Paula Sherriff, who represents the Dewsbury constituency, said the Prime Minister - who was also criticised for connecting murdered MP Jo Cox to Brexit - had “continually used pejorative language to describe an Act of Parliament passed by this House” when using the term “Surrender Bill”.
She added: “We should not resort to using offensive, dangerous or inflammatory language for legislation that we do not like and we stand here under the shield of our departed friend with many of us in this place subject to death threats and abuse every single day.
“And let me tell the Prime Minister that they often quote his, words Surrender Act, betrayal, traitor, and I for one am sick of it.
“We must moderate our language and it has to come from the Prime Minister first.”
She added: “He should be absolutely ashamed of himself.” Her words prompted applause from the opposition benches.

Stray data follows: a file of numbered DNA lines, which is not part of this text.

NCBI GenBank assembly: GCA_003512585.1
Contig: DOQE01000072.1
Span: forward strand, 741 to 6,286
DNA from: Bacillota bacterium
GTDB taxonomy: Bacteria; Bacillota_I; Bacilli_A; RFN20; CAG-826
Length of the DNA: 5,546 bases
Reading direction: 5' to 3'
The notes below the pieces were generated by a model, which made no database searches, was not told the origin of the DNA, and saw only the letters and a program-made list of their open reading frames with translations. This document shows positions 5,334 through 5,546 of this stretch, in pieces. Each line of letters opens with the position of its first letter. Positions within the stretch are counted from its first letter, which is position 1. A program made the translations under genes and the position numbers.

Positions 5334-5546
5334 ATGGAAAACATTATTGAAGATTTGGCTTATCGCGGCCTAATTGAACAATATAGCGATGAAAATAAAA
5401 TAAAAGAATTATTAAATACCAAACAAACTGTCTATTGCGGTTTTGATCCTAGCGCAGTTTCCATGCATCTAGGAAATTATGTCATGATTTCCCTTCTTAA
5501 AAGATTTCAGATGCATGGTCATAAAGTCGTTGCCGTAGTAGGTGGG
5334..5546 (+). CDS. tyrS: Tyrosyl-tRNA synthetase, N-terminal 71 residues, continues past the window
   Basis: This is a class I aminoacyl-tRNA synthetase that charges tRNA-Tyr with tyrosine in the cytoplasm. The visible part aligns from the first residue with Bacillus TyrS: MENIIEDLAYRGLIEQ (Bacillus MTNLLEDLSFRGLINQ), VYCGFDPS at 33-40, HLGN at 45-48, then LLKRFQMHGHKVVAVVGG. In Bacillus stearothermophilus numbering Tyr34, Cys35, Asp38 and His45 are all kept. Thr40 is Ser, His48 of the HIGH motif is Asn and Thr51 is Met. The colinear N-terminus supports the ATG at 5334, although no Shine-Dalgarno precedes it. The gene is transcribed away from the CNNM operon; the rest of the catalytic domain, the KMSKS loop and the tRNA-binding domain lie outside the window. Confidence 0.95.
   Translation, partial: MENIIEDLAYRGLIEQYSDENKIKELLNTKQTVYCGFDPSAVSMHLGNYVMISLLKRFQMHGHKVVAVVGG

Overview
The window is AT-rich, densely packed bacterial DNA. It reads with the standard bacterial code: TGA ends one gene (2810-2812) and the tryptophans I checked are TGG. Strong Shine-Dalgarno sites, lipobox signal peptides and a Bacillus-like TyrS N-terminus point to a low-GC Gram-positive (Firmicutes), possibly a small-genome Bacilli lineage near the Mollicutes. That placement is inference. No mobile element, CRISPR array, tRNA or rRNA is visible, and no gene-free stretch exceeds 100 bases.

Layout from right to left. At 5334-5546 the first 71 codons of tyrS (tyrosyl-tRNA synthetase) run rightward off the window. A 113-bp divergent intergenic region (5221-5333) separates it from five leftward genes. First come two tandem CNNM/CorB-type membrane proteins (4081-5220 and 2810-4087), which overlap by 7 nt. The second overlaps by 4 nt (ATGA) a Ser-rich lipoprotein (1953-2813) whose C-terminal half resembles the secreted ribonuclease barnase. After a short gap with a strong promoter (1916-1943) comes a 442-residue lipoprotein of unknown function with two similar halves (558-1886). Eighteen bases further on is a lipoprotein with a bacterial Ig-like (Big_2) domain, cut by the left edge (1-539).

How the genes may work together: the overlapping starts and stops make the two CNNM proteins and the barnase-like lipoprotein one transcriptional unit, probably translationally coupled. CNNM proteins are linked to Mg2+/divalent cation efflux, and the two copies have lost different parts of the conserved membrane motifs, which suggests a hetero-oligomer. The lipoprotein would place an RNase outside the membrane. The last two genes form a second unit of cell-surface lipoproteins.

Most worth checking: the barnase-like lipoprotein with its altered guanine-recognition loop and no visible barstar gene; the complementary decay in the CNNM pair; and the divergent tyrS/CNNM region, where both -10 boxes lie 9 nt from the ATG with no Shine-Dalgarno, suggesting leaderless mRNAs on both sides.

Read more from Yahoo News UK:
WATCH: Labour MP @paulasherriff makes an emotional plea to with PM to tone down his 'dangerous' language about MPs, citing death threats and pointing to the plaque that hangs above the benches in memory of her murdered friend Jo Cox.— Paul Brand (@PaulBrandITV) September 25, 2019
...PM responds "I've never heard such humbug" pic.twitter.com/G5Tgp3NeCA
However, responding to the criticism, Mr Johnson sparked fury when he said: “I have to say, Mr Speaker, I’ve never heard such humbug in all my life.”
Shouts of “shame” could be heard across the chamber, while Labour’s Tracy Brabin, who was elected to the seat after Mrs Cox was killed during the 2016 EU referendum campaign, also called for the PM to moderate his language.
She said: “As the woman who has taken over a seat left by our dear friend Jo Cox, can I ask him in all honesty as a human being please, please will he going forward moderate his language so that we will all feel secure when we’re going about our jobs.”
Mr Johnson replied: “Of course there will be an attempt to try to obfuscate the effect of this Act, but it does – the Capitulation Act, or the Surrender Act or whatever you want to call it – it does, I’m sorry, but it greatly enfeebles, it greatly enfeebles this Government’s ability to negotiate.
“But what I will say is that the best way to honour the memory of Jo Cox and indeed the best to bring this country together would be, I think, to get Brexit done.”